Religious Studies Review

Peter Widdicombe is associate professor of religious studies at McMaster University. He has published several articles on patristics, the history of doctrine, and systematic theology.

Christology and Cosmology: Models of Divine Activity in Origen, Eusebius, and Athanasius

  • Author: J. Rebecca Lyman
  • Series: Oxford Theological Monographs
  • Publisher: Oxford University Press
  • Publication Date: 1993
  • Pages: 192

Sample Pages: 1 | 2 | 3 | 4 | 5 | 6 | 7

Lyman offers a fresh interpretation of the relation between Greek thought and ancient Christian theology through an analysis of three foundational and controversial thinkers: Origen, Eusebius of Caesarea, and Athanasius. As an urban teacher, civic apologist, and ascetic bishop, each of the three theologians offered a distinctive Christian response to the religious and ecclesiastical issues of the third and fourth centuries. Each cosmology and Christology reveals particular concerns about individual and social identity and salvation in the developing Christian community.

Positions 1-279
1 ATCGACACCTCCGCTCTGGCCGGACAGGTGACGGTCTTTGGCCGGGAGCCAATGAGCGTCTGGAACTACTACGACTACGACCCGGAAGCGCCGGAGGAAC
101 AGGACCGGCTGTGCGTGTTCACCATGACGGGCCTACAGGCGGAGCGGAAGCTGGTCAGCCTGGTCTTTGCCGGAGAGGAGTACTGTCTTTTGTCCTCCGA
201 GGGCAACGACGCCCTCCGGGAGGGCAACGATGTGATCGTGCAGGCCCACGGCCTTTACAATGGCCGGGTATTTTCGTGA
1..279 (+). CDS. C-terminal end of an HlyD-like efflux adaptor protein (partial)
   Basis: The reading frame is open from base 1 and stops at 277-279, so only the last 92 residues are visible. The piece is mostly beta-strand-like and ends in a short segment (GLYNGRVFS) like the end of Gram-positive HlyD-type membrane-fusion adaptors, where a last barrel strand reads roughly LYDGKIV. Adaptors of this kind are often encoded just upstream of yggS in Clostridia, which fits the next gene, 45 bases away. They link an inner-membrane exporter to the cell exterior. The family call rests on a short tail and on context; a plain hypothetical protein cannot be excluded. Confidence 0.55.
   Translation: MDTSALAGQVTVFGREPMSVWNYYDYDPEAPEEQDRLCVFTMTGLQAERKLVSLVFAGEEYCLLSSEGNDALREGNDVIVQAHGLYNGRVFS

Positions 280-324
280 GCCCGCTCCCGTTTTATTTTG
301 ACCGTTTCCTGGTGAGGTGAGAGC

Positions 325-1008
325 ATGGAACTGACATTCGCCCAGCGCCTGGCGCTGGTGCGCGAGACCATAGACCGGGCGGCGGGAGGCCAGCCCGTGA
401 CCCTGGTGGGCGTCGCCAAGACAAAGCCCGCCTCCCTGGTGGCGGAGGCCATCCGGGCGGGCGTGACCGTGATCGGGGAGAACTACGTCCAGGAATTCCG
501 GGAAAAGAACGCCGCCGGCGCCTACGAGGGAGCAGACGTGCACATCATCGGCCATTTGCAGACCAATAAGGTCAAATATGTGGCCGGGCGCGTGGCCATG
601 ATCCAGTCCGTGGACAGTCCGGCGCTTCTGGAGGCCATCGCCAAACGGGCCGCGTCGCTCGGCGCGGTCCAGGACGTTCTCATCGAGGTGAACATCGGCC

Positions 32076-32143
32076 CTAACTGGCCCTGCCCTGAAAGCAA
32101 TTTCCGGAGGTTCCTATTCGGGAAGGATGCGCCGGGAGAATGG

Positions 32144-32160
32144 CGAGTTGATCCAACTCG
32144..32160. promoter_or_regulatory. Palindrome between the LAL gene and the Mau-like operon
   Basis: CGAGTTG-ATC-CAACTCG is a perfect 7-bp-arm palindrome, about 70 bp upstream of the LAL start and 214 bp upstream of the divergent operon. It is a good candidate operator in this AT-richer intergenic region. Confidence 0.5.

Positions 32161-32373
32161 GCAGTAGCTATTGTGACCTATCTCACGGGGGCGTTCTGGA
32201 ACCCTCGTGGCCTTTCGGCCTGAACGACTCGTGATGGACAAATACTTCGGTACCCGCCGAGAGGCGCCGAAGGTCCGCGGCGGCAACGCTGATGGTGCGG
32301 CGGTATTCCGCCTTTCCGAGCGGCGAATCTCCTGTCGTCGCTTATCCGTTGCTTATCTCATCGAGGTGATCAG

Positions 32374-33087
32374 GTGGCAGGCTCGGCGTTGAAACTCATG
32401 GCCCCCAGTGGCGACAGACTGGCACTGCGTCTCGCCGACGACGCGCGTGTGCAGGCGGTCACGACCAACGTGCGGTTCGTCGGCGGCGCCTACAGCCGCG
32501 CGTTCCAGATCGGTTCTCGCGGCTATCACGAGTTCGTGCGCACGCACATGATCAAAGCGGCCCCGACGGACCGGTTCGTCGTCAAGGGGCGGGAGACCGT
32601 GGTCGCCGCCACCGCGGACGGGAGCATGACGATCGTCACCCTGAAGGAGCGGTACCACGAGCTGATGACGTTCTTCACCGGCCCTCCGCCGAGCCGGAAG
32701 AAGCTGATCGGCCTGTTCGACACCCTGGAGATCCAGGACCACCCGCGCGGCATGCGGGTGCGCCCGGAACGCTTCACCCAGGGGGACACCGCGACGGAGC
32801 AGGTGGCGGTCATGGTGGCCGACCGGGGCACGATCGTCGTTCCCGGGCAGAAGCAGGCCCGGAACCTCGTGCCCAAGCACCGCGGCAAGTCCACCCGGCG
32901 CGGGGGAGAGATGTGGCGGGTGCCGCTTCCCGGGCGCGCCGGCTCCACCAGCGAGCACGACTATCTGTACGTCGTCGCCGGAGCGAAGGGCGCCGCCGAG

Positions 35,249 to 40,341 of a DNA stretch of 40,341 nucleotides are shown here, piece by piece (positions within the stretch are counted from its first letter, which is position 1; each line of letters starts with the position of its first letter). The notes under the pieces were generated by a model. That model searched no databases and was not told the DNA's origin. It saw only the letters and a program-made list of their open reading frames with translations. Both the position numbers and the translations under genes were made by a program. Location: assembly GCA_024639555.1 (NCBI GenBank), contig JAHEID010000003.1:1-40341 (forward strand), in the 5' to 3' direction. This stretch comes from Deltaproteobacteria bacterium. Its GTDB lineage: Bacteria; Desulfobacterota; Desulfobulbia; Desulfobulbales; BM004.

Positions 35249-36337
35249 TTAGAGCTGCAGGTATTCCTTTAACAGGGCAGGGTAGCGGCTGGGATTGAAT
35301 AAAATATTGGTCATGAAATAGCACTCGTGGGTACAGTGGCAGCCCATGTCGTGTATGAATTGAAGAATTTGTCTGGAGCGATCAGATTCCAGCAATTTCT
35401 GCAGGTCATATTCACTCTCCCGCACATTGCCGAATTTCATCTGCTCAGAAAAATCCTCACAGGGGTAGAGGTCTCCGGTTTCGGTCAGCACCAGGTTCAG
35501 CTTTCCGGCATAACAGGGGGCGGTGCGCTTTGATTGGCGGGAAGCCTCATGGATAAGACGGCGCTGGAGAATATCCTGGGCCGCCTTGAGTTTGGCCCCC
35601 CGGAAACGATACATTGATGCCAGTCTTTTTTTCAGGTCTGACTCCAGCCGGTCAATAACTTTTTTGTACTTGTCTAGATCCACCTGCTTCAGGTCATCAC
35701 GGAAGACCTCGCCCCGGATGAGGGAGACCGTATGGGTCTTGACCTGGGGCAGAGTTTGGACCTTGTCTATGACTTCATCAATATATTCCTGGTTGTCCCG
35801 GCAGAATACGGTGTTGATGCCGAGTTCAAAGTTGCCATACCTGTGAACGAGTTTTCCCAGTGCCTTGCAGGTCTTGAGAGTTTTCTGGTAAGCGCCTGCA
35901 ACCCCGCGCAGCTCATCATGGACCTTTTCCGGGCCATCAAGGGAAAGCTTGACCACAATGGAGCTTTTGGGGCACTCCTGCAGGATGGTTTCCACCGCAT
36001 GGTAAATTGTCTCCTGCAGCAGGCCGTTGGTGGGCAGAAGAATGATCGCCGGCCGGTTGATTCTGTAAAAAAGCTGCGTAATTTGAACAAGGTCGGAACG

J. Rebecca Lyman is Garrett Professor Emerita of Church History at Church Divinity School of the Pacific.

Universal Salvation: Eschatology in the Thought of Gregory of Nyssa and Karl Rahner

  • Author: Morwenna Ludlow
  • Series: Oxford Theological Monographs
  • Publisher: Oxford University Press
  • Publication Date: 2001
  • Pages: 320

Sample Pages: 1 | 2 | 3 | 4 | 5 | 6 | 7

In this book, Morwenna Ludlow offers a fresh look at a controversial topic as she compares and assesses the arguments for universal salvation put forth by theologians Gregory of Nyssa and Karl Rahner. Ludlow looks at the origins and development of the idea of universal salvation and asks whether it is a “second tradition” within Christian theology.

Throughout, Ludlow presents difficult material in a way that is lucid, free of jargon, interesting to the specialist, and acccessible to non-specialists. . . . the overall effect is a clear, balanced and convincing presentation and exploration of ideas. This is a rich book that will be helpful not only to those interested in eschatology and the issue of universal salvation, but also to anyone wanting to get to grips with either Rahner or Gregory of Nyssa.

Reviews in Religion and Theology

Morwenna Ludlow is a senior lecturer of theology and religion at the University of Exeter.

Product Details

  • Title: Oxford Theological Monographs of the Orthodox Tradition
  • Series: Oxford Theological Monographs
  • Publisher: Oxford University Press
  • Volumes: 10
  • Pages: 2,888